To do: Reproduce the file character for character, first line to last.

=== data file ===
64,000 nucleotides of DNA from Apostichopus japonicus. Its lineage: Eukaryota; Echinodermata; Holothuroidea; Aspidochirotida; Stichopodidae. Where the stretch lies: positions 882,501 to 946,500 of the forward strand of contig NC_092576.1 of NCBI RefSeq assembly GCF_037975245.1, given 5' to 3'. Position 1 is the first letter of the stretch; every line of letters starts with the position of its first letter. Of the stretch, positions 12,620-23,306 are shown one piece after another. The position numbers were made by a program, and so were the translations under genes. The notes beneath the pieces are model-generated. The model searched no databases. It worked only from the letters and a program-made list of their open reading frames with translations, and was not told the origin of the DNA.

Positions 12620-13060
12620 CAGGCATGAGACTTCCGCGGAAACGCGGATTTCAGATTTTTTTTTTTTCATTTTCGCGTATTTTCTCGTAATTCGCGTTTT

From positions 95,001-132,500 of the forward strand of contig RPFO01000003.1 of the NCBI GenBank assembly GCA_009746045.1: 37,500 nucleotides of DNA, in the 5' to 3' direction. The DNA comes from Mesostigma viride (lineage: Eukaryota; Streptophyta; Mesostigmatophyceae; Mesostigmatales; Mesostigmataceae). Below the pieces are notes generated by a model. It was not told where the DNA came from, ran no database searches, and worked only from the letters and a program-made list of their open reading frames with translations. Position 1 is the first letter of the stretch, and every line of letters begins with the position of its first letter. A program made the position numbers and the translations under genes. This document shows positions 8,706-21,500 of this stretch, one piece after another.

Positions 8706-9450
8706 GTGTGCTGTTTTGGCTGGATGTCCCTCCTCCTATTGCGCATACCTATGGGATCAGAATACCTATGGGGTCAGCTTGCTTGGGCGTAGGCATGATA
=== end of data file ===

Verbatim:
64,000 nucleotides of DNA from Apostichopus japonicus. Its lineage: Eukaryota; Echinodermata; Holothuroidea; Aspidochirotida; Stichopodidae. Where the stretch lies: positions 882,501 to 946,500 of the forward strand of contig NC_092576.1 of NCBI RefSeq assembly GCF_037975245.1, given 5' to 3'. Position 1 is the first letter of the stretch; every line of letters starts with the position of its first letter. Of the stretch, positions 12,620-23,306 are shown one piece after another. The position numbers were made by a program, and so were the translations under genes. The notes beneath the pieces are model-generated. The model searched no databases. It worked only from the letters and a program-made list of their open reading frames with translations, and was not told the origin of the DNA.

Positions 12620-13060
12620 CAGGCATGAGACTTCCGCGGAAACGCGGATTTCAGATTTTTTTTTTTTCATTTTCGCGTATTTTCTCGTAATTCGCGTTTT

From positions 95,001-132,500 of the forward strand of contig RPFO01000003.1 of the NCBI GenBank assembly GCA_009746045.1: 37,500 nucleotides of DNA, in the 5' to 3' direction. The DNA comes from Mesostigma viride (lineage: Eukaryota; Streptophyta; Mesostigmatophyceae; Mesostigmatales; Mesostigmataceae). Below the pieces are notes generated by a model. It was not told where the DNA came from, ran no database searches, and worked only from the letters and a program-made list of their open reading frames with translations. Position 1 is the first letter of the stretch, and every line of letters begins with the position of its first letter. A program made the position numbers and the translations under genes. This document shows positions 8,706-21,500 of this stretch, one piece after another.

Positions 8706-9450
8706 GTGTGCTGTTTTGGCTGGATGTCCCTCCTCCTATTGCGCATACCTATGGGATCAGAATACCTATGGGGTCAGCTTGCTTGGGCGTAGGCATGATA